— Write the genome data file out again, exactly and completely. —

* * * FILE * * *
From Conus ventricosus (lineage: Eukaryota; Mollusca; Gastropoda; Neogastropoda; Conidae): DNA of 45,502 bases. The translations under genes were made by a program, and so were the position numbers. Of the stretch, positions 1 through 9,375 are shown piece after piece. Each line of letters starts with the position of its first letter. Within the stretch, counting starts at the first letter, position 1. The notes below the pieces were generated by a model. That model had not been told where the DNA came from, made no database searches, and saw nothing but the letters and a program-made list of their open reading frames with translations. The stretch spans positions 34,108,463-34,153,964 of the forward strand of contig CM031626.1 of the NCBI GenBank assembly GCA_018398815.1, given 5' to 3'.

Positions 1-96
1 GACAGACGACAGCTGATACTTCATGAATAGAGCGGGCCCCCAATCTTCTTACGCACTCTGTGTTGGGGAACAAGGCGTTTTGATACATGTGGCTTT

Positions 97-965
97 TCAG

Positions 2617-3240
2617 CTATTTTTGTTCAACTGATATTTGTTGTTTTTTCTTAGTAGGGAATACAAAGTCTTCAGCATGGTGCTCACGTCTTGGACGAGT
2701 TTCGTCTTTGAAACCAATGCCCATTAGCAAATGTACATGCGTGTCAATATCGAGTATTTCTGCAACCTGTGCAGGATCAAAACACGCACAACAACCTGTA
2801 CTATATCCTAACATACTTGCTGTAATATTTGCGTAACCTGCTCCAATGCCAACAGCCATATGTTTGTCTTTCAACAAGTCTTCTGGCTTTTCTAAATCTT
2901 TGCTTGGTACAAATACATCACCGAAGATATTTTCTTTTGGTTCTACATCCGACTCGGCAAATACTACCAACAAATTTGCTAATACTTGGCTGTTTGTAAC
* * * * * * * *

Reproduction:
From Conus ventricosus (lineage: Eukaryota; Mollusca; Gastropoda; Neogastropoda; Conidae): DNA of 45,502 bases. The translations under genes were made by a program, and so were the position numbers. Of the stretch, positions 1 through 9,375 are shown piece after piece. Each line of letters starts with the position of its first letter. Within the stretch, counting starts at the first letter, position 1. The notes below the pieces were generated by a model. That model had not been told where the DNA came from, made no database searches, and saw nothing but the letters and a program-made list of their open reading frames with translations. The stretch spans positions 34,108,463-34,153,964 of the forward strand of contig CM031626.1 of the NCBI GenBank assembly GCA_018398815.1, given 5' to 3'.

Positions 1-96
1 GACAGACGACAGCTGATACTTCATGAATAGAGCGGGCCCCCAATCTTCTTACGCACTCTGTGTTGGGGAACAAGGCGTTTTGATACATGTGGCTTT

Positions 97-965
97 TCAG

Positions 2617-3240
2617 CTATTTTTGTTCAACTGATATTTGTTGTTTTTTCTTAGTAGGGAATACAAAGTCTTCAGCATGGTGCTCACGTCTTGGACGAGT
2701 TTCGTCTTTGAAACCAATGCCCATTAGCAAATGTACATGCGTGTCAATATCGAGTATTTCTGCAACCTGTGCAGGATCAAAACACGCACAACAACCTGTA
2801 CTATATCCTAACATACTTGCTGTAATATTTGCGTAACCTGCTCCAATGCCAACAGCCATATGTTTGTCTTTCAACAAGTCTTCTGGCTTTTCTAAATCTT
2901 TGCTTGGTACAAATACATCACCGAAGATATTTTCTTTTGGTTCTACATCCGACTCGGCAAATACTACCAACAAATTTGCTAATACTTGGCTGTTTGTAAC